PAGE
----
And this also makes us start to wonder just what role did life have on preserving life on our world as well. We know that in the past there were methanogens that created a methane-rich, more greenhouse gassy atmosphere. Then the oxygen creating life came along, changed the atmosphere wildly. And all the wildlife has its own effects on the biosphere, creating as we talked about with our episode three episodes back a world that itself may be called alive in so far as having a biosphere impacts how the planet evolves.

Fraser:                         That’s interesting, that there are effects on the planet in terms of, say, its albedo –

Dr. Gay:                      Yes.

Fraser:                         – with the reflectivity or the amount of absorption that happens with the forests and things like that that can be factors to life. Now, are started out this conversation taking about how all these hot Jupiters were found, and that really was an outflow, an outcome of the most powerful telescopes and techniques that we had at the time, the radial velocity technique.

Dr. Gay:                      Exactly.

Fraser:                         Well, isn’t it weird that all the planets we find are giant orbiting their star really closely and happen to be lined up perfectly so that we see them passing to the right and left of their star from our perspective?

Dr. Gay:                      Yeah. Or top and bottom.

Fraser:                         Right, or top and bottom. Yeah, yeah. Or isn’t it interesting that the – but side to side – that it’s passing almost directly in front of its star.

Dr. Gay:                      Yeah.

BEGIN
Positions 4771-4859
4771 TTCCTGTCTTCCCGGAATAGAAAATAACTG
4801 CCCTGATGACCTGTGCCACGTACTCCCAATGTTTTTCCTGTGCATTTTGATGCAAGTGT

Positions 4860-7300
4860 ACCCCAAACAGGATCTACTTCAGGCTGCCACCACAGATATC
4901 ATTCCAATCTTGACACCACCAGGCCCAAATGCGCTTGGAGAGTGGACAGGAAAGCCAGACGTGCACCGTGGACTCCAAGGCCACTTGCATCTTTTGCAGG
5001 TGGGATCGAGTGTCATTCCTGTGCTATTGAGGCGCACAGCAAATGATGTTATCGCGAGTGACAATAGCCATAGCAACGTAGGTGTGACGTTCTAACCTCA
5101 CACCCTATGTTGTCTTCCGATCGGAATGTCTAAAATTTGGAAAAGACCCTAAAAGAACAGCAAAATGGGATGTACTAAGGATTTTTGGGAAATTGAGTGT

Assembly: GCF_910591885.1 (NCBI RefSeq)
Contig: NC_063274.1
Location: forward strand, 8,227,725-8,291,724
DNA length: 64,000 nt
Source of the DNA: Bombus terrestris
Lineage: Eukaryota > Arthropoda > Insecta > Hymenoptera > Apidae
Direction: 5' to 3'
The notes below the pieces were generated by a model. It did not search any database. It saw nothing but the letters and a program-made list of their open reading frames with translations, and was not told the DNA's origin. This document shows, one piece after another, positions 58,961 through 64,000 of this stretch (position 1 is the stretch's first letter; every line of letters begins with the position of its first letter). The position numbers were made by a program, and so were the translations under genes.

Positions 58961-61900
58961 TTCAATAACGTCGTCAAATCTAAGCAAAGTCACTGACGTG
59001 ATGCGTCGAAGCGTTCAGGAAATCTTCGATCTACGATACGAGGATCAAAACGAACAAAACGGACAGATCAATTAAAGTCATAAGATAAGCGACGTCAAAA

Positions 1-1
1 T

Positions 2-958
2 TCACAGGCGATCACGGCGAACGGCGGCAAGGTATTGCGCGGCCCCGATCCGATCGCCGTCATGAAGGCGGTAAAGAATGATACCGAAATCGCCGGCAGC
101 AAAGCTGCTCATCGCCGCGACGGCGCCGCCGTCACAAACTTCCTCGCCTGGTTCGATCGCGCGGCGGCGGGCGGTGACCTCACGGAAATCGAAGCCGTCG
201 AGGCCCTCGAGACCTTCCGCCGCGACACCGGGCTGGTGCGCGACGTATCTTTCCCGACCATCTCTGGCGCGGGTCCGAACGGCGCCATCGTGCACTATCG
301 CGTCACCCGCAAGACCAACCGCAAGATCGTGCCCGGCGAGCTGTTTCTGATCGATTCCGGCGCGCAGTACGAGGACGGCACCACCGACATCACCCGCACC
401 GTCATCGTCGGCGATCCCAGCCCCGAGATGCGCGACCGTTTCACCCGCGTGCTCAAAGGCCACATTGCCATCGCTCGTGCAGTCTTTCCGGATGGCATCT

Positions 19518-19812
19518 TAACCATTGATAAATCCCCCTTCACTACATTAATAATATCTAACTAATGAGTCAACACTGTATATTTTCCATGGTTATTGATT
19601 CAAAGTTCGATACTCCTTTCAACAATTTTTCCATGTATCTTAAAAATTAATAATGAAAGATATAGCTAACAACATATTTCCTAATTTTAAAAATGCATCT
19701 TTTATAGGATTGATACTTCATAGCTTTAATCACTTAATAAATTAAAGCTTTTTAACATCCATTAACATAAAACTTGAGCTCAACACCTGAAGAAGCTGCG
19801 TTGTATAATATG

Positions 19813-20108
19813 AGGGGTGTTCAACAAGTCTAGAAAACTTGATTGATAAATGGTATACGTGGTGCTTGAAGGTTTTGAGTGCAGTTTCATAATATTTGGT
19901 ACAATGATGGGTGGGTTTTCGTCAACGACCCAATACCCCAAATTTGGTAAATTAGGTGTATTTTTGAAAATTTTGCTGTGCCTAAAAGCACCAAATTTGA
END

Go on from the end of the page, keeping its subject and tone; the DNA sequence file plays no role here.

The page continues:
Fraser:                         And then with the transit method, the same thing. What do you know, with the transit method, we find even more planets that happen to be passing exactly in front of their star. So, have we found enough? I mean, we found these super-Earths which are pretty interesting.

Dr. Gay:                      Yes.

Fraser:                         And not anything like we have in the Solar System.

Dr. Gay:                      Yeah.

Fraser:                         And then more terrestrial Earth-sized worlds and even smaller found around these red dwarf stars. We don’t even really have a sample set yet of what – to find analog earths right now.

Dr. Gay:                      Exactly. It’s sort of like once upon a time when you asked what is the distribution of stars. Astronomers kinda went, “Uhhh.” And the issue was we didn’t have enough infrared capability to understand the population of red dwarf stars out there. And so, there were hints that they existed in huge numbers.

                                    But to truly understand what is the ratio of tiny stars to big stars you need to look at I big enough value of space that you have those rare giant stars. And you need to be able to see that entire value to a faint enough level that you can make out those little red dwarfs all the way out to the edges. And until we had the ability with telescopes like WISE to survey all the little red dwarfs out there, we couldn’t even tell you what the ratio of stars was.